Breast Implant Type May Increase Risk of Developing Rare Cancer

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A rare type of cancer associated with breast implants has been linked to nine deaths and more than 350 cases of lymphoma, the Food and Drug Administration (FDA) announced on March 22nd.

Six years ago the FDA noted a possible link between breast implants and a rare form of cancer known as anaplastic large cell lymphoma (ALCL), but the scarcity of cases meant that “it was not possible to determine what factors increased risk.”

Credit: Linda Bartlett/Wikimedia Commons

Now, the FDA has more answers, and the agency believes that evidence it has gathered since 2011 is enough to warrant a new designation for the rare type of T-cell lymphoma that can occur following breast implants — they’re calling it breast implant-associated anaplastic large cell lymphoma, or BIA-ALCL.

“All of the information to date suggests that women with breast implants have a very low but increased risk of developing ALCL compared to women who do not have breast implants,” announced the FDA.

As of February 1, the FDA had received reports on 359 cases of BIA-ALCL and, as the cases continue to trickle in, the agency believes the risk factors are starting to add up. For example, BIA-ALCL “appears to develop more frequently in women with textured implants than in women with smooth-surfaced implants,” noted the agency.

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Currently, women can choose from two types of breast implants — those filled with saline or those filled with silicone gel. Both types of implants come with varieties in the thickness of the shell, surface texture and shape.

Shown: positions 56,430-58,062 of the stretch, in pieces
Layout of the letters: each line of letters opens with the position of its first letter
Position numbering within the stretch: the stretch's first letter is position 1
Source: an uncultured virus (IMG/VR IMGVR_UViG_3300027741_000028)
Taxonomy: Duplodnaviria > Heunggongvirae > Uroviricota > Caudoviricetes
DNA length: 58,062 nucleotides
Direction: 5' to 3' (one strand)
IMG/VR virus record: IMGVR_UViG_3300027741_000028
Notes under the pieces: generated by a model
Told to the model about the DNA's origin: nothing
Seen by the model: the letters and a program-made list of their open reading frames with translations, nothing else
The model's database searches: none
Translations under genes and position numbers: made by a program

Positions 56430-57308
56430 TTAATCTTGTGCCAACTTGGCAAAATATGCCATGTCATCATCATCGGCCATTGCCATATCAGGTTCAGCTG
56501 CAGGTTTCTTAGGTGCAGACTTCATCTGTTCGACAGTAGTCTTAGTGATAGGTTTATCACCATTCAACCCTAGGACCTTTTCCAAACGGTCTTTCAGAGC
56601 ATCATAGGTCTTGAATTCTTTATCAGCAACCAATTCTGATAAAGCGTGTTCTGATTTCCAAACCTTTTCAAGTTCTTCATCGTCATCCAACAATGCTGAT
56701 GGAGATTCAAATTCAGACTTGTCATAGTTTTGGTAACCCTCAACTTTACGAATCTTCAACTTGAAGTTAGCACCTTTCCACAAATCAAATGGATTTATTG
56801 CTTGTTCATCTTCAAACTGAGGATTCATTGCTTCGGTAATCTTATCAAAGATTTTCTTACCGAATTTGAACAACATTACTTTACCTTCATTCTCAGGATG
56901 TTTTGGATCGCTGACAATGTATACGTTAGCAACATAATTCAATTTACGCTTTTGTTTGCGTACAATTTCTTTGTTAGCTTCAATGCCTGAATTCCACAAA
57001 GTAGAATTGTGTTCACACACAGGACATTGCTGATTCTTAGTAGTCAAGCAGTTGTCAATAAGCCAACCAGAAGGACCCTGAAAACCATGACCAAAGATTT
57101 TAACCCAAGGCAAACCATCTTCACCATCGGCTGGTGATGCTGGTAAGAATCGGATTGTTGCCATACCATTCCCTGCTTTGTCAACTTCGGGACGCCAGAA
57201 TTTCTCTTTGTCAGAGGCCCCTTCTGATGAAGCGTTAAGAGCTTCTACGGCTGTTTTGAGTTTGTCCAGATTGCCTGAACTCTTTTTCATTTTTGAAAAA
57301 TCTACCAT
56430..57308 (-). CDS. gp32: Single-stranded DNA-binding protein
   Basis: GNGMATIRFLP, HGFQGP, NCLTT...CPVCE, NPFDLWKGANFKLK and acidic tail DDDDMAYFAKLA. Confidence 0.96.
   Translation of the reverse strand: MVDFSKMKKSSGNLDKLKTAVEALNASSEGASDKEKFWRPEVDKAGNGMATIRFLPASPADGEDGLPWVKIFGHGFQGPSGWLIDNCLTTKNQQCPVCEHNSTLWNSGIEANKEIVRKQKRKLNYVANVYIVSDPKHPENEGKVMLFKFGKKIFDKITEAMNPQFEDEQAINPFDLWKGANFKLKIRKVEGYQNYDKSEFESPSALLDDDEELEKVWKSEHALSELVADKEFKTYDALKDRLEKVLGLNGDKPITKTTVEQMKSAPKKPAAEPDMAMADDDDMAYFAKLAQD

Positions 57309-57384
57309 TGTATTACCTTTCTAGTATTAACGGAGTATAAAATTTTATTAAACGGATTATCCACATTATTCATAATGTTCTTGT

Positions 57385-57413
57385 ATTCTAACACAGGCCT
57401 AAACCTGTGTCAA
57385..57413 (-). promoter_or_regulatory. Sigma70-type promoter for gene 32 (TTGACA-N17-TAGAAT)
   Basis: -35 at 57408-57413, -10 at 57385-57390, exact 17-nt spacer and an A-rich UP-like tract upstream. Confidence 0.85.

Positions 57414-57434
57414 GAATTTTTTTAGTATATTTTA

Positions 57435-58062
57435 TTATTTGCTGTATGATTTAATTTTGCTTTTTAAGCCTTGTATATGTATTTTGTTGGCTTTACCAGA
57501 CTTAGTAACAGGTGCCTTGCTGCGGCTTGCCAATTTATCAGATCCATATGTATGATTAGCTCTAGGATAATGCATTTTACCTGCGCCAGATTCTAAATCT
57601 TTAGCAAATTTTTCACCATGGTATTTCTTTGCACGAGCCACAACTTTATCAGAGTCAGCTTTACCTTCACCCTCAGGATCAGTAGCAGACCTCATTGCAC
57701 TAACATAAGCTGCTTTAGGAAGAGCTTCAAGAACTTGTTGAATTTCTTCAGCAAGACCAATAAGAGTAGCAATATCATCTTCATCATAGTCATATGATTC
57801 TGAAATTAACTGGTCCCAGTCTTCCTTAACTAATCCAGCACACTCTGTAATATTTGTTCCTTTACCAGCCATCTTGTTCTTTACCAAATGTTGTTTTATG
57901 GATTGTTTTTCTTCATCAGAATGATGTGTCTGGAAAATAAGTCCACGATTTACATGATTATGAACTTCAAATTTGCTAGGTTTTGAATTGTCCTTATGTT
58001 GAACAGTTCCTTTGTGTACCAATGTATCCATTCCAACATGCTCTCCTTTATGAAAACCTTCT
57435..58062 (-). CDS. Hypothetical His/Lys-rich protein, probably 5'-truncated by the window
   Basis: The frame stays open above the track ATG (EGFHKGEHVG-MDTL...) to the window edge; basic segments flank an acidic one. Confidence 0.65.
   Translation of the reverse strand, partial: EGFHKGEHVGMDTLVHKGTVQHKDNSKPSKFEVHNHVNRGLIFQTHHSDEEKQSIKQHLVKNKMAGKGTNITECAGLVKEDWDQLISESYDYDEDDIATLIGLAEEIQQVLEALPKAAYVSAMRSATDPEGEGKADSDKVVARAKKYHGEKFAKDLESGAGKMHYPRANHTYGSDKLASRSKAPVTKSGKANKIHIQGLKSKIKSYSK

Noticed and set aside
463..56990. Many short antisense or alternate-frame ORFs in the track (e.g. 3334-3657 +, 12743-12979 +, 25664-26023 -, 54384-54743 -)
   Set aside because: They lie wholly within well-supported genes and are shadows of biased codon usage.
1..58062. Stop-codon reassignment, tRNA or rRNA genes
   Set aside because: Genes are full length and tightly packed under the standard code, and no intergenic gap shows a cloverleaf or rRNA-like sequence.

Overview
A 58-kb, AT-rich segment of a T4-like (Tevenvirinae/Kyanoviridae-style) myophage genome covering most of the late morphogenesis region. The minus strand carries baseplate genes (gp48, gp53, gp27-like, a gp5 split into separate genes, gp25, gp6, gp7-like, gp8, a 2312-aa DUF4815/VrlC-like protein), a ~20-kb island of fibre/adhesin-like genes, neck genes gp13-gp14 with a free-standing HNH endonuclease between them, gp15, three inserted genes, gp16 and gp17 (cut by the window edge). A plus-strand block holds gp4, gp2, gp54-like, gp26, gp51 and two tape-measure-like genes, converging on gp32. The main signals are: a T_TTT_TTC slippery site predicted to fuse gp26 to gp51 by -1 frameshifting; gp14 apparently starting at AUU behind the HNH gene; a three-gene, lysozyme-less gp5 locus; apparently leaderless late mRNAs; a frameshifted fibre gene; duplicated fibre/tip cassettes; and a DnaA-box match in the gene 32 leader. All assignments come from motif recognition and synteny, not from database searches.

“Before getting breast implants, make sure to talk to your health care provider about the benefits and risks of textured-surface vs. smooth-surfaced implants,” urges the FDA.

Weighing Other Factors

Despite the warning call, the FDA does not advise women who have had breast implants to make any sudden changes. “If you have breast implants, there is no need to change your routine medical care and follow-up,” said the agency. “BIA-ALCL is rare.”

However, the growing body of evidence behind the implant-associated cancer rates makes precaution a necessary part of the post-surgical period. “If you notice any changes, contact your health care provider promptly to schedule an appointment,” said the FDA. “Get routine mammography screening and ask for a technologist specifically trained in performing mammograms on patients with breast implants.”

The mammogram on the right reveals breast cancer, compared to a normal breast on the left. Credit: Wikimedia Commons

Also, women with silicone-filled implants should hew to their regular monitoring schedule, says the agency. “If you have silicone gel-filled breast implants, get periodic magnetic resonance imaging (MRI) to detect ruptures as recommended by your health care provider. The FDA-approved product labeling for silicone gel-filled breast implants states that the first MRI should occur three years after implant surgery and every two years thereafter.”

The FDA urges all patients and health care providers who are affected by cancer related to or associated with breast implants to report the incident under the agency’s MedWatch program.

Women who are affected by BIA-ALCL are likely to undergo further procedures and may require additional treatment, notes the FDA. “Most cases of breast implant-associated ALCL are treated by removal of the implant and the capsule surrounding the implant and some cases have been treated by chemotherapy and radiation.”

And before opting for a procedure, make sure you understand all the risks involved. “Educate yourself about breast implants before agreeing to surgery,” says the agency.

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Richard Scott
Richard Scott is a health care reporter focusing on health policy and public health. Richard keeps tabs on national health trends from his Philadelphia location and is an active member of the Association of Health Care Journalists.